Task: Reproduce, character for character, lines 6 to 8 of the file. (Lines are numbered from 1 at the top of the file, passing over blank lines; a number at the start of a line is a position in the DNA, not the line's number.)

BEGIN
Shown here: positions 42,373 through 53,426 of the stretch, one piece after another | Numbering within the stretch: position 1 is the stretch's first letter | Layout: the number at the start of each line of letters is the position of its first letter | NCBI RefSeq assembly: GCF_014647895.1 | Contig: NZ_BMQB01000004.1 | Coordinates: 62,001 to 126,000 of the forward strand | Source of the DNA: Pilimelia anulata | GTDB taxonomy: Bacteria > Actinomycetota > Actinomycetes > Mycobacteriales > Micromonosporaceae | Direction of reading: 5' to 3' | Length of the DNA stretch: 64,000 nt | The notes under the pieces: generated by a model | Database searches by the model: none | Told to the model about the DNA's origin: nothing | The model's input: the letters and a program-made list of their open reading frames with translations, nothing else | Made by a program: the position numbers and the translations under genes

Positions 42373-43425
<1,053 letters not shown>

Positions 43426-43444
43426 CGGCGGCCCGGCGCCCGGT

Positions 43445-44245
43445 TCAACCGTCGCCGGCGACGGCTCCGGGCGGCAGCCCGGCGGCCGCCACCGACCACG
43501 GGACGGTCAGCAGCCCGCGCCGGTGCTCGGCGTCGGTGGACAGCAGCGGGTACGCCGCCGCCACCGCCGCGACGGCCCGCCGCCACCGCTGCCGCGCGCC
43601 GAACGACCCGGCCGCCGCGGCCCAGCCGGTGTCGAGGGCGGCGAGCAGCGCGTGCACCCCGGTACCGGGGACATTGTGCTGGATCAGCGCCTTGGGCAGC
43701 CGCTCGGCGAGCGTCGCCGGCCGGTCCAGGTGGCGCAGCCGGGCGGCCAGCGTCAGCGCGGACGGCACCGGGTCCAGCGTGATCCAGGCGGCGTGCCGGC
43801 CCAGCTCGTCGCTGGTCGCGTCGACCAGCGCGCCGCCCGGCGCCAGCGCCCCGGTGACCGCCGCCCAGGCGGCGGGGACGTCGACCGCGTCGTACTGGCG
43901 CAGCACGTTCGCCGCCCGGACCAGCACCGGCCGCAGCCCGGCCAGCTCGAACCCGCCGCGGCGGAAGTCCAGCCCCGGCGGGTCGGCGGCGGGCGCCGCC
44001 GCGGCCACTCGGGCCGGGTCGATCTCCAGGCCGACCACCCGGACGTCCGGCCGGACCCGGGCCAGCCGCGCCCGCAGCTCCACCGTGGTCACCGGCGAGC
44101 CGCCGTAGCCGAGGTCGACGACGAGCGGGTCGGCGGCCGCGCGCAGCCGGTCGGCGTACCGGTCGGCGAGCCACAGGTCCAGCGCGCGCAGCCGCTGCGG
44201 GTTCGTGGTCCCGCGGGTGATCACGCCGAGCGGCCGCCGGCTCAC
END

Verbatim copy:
Positions 43445-44245
43445 TCAACCGTCGCCGGCGACGGCTCCGGGCGGCAGCCCGGCGGCCGCCACCGACCACG
43501 GGACGGTCAGCAGCCCGCGCCGGTGCTCGGCGTCGGTGGACAGCAGCGGGTACGCCGCCGCCACCGCCGCGACGGCCCGCCGCCACCGCTGCCGCGCGCC